Noodles in Japanese cookery / WED 11-27-13 / Lisa with 1997 hit I Do / Brand from Holland / Old ragtime dance / Many aria singer informally

Wednesday, November 27, 2013

Constructor: Jules P. Markey

Relative difficulty: Easy


THEME: THANKSGIVING DAY (39A: Setting for the starts of 17-, 24-, 51- and 64-Across) — opening words in familiar two-word phrases are parts of a THANKSGIVING DAY meal:

Theme answers:
  • 17A: Source of easy money (GRAVY TRAIN)
  • 24A: One of a pair in a court (SQUASH RACKET)
  • 51A: Locale for a big mirror (DRESSING ROOM)
  • 64A: Old ragtime dance (TURKEY TROT)

Word of the Day: SOBA (58A: Noodles in Japanese cookery) —
Soba (そば or 蕎麦?) is the Japanese name for buckwheat. It is synonymous with a type of thin noodle made from buckwheatflour, and in Japan can refer to any thin noodle (unlike thick wheat noodles, known as udon). Soba noodles are served either chilled with a dipping sauce, or in hot broth as a noodle soup. It takes three months for buckwheat to be ready for harvest, so it can be harvested four times a year, mainly in spring, summer, and autumn. In Japan, buckwheat is produced mainly inHokkaido. Soba that is made with newly harvested buckwheat is called "shin-soba". It is sweeter and more flavorful than regular soba. (wikipedia)
• • •

Let's start with the fact that it is not, in fact, THANKSGIVING DAY. Minor consideration, perhaps, but I'm gonna start there anyway. Not the puzzle's fault it got placed on a Wednesday. Only … no, wait it *is* the puzzle's fault. Since THANKSGIVING DAY is always on Thursday, you need to develop a Thursday-worthy theme if you want to do a THANKSGIVING DAY puzzle. This is a Monday theme at best. This puzzle should've been rejected on the basis of non-Thursdayness alone, but let's move on. Whose THANKSGIVING DAY meal consists of only turkey (w/ gravy and dressing) and squash? Squash? I've literally never had squash at a THANKSGIVING DAY meal. I am sure someone has. I recognize that it is a food associated with autumn. But a. it's not iconic enough to be part of a THANKSGIVING DAY meal, and b. Where Are The Other, Actually Iconic THANKSGIVING DAY Foods? Mashed potatoes, sweet potatoes, cranberry sauce … I don't know, something! This is a rather incomplete meal I'm being offered here. Then there's the fact that this theme ("first words") is old as the hills and needs to Really snap in order not to feel musty. Then there's the fill, which is dire, and you know that. I'm not making up reasons to complain here. These are all obvious problems. No pro puts ETTE EROS and ESE all in the same damn small corner. I guarantee you this grid was created without constructing software. It's a very small investment to keep help you keep your fill from looking like dated crap. Don't be afraid of databases. You can over-rely on them—they are no substitute for good judgment—but they do help keep things clean. Gah! NEOS BIOTA OTOS ISH OVI AGA ALA ACRO ASHY ENERO ESL etc. … this is Not a hard grid to fill. 76 words. And you needed 2 cheater squares*? Man alive.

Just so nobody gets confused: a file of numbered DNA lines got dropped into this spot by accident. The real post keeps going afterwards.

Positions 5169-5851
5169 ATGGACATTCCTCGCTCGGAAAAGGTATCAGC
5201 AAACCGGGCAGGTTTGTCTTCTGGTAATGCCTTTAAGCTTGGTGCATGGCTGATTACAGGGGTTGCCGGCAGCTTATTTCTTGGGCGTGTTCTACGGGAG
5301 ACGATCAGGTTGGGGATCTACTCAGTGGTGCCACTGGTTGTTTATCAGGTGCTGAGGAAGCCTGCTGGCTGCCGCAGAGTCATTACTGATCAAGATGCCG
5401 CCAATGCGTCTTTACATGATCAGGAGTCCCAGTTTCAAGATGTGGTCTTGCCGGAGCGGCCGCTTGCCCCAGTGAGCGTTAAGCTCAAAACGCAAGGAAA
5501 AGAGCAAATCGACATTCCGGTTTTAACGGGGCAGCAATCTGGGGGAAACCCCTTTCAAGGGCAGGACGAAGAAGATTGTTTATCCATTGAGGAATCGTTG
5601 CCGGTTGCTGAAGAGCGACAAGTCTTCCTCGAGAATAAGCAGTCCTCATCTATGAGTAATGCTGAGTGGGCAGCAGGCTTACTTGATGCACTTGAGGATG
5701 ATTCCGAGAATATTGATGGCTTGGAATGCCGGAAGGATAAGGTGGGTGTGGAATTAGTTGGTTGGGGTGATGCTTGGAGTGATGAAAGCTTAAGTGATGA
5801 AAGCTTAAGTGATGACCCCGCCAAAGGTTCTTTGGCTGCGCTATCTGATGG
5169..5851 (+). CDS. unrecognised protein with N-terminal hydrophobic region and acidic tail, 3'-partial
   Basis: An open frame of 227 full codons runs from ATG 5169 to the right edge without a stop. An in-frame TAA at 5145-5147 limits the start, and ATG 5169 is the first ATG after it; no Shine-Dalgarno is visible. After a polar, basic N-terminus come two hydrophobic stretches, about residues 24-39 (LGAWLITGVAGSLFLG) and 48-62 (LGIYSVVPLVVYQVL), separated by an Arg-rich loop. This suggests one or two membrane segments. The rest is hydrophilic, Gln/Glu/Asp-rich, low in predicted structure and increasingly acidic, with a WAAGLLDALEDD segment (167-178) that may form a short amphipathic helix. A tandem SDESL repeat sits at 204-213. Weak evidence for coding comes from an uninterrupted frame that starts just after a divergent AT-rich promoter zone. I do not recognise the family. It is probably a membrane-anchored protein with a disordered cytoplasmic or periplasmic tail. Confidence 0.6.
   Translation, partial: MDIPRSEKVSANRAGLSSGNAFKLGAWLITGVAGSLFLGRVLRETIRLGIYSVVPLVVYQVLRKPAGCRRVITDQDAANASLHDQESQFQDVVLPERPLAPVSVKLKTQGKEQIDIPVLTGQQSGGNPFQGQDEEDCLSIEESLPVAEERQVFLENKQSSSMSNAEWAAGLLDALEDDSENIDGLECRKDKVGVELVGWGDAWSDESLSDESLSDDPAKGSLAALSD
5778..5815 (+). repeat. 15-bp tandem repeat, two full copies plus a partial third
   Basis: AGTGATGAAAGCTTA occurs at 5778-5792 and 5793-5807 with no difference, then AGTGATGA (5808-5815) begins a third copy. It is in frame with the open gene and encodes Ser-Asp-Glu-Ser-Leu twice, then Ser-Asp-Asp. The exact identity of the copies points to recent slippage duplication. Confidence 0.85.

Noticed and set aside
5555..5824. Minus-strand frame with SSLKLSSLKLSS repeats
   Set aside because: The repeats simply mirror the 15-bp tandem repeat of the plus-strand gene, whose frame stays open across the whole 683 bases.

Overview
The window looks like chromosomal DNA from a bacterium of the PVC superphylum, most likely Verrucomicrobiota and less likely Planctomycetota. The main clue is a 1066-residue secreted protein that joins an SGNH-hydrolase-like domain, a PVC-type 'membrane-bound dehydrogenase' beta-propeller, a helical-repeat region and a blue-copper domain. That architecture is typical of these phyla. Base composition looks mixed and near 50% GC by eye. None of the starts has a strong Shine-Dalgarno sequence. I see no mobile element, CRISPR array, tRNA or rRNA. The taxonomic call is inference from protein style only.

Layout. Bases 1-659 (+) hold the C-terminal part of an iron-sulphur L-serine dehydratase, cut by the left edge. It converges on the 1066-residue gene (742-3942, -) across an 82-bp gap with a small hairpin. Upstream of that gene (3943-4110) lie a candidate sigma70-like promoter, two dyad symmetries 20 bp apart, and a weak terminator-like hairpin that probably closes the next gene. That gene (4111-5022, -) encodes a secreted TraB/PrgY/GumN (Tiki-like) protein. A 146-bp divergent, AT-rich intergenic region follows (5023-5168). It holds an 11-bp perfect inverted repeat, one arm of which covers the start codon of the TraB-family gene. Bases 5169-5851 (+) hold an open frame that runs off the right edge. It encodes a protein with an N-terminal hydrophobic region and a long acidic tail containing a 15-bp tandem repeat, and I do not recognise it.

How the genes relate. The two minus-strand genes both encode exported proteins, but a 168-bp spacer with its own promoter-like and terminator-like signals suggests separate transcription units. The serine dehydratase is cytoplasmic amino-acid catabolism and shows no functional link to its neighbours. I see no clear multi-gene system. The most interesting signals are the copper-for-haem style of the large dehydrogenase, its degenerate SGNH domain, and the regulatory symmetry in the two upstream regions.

Did this faster than I did yesterday's. Would've been very close to 3 minutes flat had I not gotten royally turned around in the NE, where BUICK SEDAN (really? are we just accepting [any make] SEDAN now?) just would not come (10D: LaCrosse, for one). Needed almost every cross before I saw it. Also just blanked on 16A: Word before income or exhaust (DUAL), even after I had D-AL. Got mildly slippery in the LOOIES section of the grid, but otherwise it was mostly fill-in-the-blank-and-try-not-to-wince. SE corner is borderline if not out-and-out Scrabble-f***ing. MEZZO is not that great a "word" in the first place, and if it forces us to endure YMA and ALOOP, just for the sake of two "Z"s, I have to question its value.

Signed, Rex Parker, King of CrossWorld

*black squares that do not add to word count but make puzzle (often much) easier to fill (here, the black square next to the "8" square and before the "70" square)

95 comments:

jae 12:09 AM  

Very easy Wed.  Started out with Sasha before I checked the downs and that was my only erasure.  Caught the theme and filled in the answers with mostly no crosses.

3s that were ESE: ISH, ALA, AGA, ESE, YMA, OVI, ESL
3s that were fine: LIN, SHY, WES, CHE, ANY
3s I'm on the fence about: ACE, ADD, SAT
So, yes it's a subjective process.

Not zippy, but then why would it be.  I thought this was OK for a holiday puzzle, but Rex has some good points.